Episode 49, 4/27/23
The Big Picture on Bluff Erosion Along Lake Michigan
High water levels in Lake Michigan since 2013 have caused erosion rates that are faster than usual, especially in 2020, when lake levels set records. This has created an urgent need to know more about erosion processes along and in the lake.
Lucas Zoet with the University of Wisconsin-Madison Department of Geoscience and his research team are looking at bluff erosion and sediment movement at two Wisconsin sites along Lake Michigan. They’re doing the project in a holistic way to better understand erosion rates and where the eroding sediment goes. This information will help guide shore protection and bluff stabilization processes and preserve beaches for recreation.
Lucas Zoet. Image credit: Submitted image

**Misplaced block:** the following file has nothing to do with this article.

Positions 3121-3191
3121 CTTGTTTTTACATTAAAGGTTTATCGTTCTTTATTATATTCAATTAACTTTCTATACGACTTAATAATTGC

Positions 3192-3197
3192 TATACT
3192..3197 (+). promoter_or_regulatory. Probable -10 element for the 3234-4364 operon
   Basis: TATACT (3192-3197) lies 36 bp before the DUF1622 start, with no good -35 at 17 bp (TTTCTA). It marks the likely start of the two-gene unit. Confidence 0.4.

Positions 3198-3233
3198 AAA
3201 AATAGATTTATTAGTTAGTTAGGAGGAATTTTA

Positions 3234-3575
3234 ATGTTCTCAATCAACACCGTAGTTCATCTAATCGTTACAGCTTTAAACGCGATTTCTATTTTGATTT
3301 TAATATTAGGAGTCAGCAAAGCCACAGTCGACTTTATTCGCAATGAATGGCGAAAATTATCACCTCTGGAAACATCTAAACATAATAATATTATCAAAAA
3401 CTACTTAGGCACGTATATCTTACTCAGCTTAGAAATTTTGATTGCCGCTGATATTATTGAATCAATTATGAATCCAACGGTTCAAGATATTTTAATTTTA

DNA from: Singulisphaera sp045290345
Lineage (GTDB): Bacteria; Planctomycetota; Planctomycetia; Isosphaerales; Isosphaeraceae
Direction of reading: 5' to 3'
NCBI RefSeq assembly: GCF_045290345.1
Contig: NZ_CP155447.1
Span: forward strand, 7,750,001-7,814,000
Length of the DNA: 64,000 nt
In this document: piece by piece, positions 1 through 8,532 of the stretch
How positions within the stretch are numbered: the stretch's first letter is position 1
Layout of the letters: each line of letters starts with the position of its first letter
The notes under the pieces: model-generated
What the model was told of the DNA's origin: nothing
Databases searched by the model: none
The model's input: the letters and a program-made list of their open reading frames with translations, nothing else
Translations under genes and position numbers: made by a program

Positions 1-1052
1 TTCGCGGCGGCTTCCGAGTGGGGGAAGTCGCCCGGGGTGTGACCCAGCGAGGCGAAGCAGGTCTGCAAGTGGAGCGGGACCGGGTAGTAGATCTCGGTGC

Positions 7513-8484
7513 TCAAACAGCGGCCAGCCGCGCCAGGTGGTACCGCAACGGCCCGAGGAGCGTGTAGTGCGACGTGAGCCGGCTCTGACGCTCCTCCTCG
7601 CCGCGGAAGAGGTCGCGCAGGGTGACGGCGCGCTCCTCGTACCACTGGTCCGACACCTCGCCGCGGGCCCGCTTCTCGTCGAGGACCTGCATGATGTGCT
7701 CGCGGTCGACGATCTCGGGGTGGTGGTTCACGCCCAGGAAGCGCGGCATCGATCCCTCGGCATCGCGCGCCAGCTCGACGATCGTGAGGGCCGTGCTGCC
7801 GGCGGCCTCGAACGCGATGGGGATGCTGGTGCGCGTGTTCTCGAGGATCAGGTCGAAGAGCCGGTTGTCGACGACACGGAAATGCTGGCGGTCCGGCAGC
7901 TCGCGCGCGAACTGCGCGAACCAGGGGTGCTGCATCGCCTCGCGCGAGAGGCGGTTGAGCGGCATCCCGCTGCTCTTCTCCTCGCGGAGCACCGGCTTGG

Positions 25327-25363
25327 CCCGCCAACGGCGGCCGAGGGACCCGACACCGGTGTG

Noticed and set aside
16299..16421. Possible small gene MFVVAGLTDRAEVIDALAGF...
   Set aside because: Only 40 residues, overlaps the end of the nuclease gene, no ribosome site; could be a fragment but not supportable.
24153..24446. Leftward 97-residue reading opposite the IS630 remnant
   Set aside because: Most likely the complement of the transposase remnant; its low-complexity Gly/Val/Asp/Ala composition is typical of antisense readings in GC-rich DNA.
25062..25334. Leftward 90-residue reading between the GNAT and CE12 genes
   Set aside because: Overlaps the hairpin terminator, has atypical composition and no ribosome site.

Chelsea Volpano works with a remote-controlled boat used to research erosion along Lake Michigan. Image credit: Chelsea Volpano, University of Wisconsin-Madison
The research team uses a remote-controlled boat to measure the elevation of the lakebed along Lake Michigan. Image credit: Chelsea Volpano, University of Wisconsin-Madison
Thanks to our guests
Lucas Zoet, University of Wisconsin-Madison
Marie Zhuikov | Host
Senior Science Communicator
What I do at Sea Grant
Marie writes about Great Lakes water issues, Sea Grant activities and research. She also works on podcasts, oversees the Wisconsin Sea Grant blog, and takes photos. She works in collaboration with program scientists, outreach specialists and institute staff to build water science literacy. Prior to joining Wisconsin Sea Grant in 2012, Marie worked for Minnesota Sea Grant for 15 years.